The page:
Inger:

hvad er det nu sproglige

so now what is it linguistic

28

[virkemidler er]

[mechanisms is]

29

Mahmoud:

[forskelligt]

[different]

30

Inger:

kan vi lige fa nogle (.) sproglige

can we just have some (.) linguistic

31

billeder kalder vi dem ogsa

figures we call them as well

32

Isaam:

ja do doden banker pa doren

yes dea death knocks on the door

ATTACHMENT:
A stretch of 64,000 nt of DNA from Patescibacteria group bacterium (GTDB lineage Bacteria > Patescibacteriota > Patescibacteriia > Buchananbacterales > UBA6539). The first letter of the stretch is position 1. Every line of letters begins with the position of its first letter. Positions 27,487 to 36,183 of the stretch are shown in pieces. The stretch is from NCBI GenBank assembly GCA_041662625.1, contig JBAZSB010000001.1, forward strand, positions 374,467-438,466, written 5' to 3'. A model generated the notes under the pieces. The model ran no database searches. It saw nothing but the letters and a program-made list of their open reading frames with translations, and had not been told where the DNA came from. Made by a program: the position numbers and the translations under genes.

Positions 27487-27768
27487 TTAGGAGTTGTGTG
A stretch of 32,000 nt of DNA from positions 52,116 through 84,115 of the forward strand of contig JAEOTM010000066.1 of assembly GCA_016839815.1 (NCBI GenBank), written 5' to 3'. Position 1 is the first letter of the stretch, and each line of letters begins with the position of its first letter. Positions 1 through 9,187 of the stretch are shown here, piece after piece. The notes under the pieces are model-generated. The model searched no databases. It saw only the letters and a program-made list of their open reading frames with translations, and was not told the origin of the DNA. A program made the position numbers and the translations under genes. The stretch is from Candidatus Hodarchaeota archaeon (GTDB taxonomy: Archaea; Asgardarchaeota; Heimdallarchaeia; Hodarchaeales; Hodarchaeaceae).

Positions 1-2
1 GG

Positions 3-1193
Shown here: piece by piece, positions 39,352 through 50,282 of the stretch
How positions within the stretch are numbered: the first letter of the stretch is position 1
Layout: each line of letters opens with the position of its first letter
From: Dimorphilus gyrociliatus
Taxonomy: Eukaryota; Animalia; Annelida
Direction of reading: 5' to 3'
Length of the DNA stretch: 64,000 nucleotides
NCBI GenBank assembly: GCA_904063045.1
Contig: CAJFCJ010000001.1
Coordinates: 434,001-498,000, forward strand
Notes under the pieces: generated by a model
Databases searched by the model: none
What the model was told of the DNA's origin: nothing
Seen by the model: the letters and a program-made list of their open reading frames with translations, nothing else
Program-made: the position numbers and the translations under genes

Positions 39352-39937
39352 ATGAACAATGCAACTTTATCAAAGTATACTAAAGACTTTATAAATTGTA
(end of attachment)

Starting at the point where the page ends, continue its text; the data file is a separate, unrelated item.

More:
From the accounts in the field diary as well as from the transcript of the interaction it is clear that the engagement with hip hop culture shifted the relations of authority in this teaching situation (Karreb^k 2012). The teacher positioned Mahmoud and Isaam as experts (lines 8-9, 11-12, 18). The boys reflected this positioning by suggesting a different order of tasks and offering to bring beats. There seems to be an opposition here between the teacher's authority in terms of institutional classroom hierarchy and traditional curricular knowledge and the boys who have authority in terms of knowledge about hip hop. Slowing down and looking into the details of this classroom interaction also highlights some challenges of trying to connect popular cultural expertise and traditional curricular knowledge (Lefstein and Snell 2011). In this sequence, the teacher links what she refers to as 'linguistic mechanisms' in poetry to hip hop, as she asks if such effects are used in rap. This term is generally used by the Danish teachers when teaching of literary analysis. Both Isaam and Mahmoud react as respondents to her question to Isaam in line 18, but the hesitation markers and the relatively long silences suggest that they have some problems providing an example. Isaam's response (lines 22-23), 'no but one uses a lot (.) that thing' suggests that he is not comfortable with the term 'linguistic mechanisms'. When the teacher rephrases 'linguistic mechanisms' as 'linguistic figures' Isaam seems to realise what she is talking about and suggests 'death knocks on the door' as an example. This textbook example of a linguistic figure is highly conventional and widespread in Danish teaching of metaphors and poetry. It is unlikely to be related to the kind of rap that these boys practice and listen to, and the attempt from the teacher to position the boys as experts and connect the poetry and hip hop genres somehow fails here. Excerpt 6 provides a contrast to Excerpt 4 from the youth club as it points to the limitations of creatively mixing cultural forms in this polycentric encounter. We find only standard near linguistic forms including features indexing academic models (such as the vocabulary items 'poetry', 'linguistic mechanisms') throughout this example. So carrying out rap-related tasks for school purposes clearly seems enacted differently in the leisure setting from in the school setting when guided by the teacher.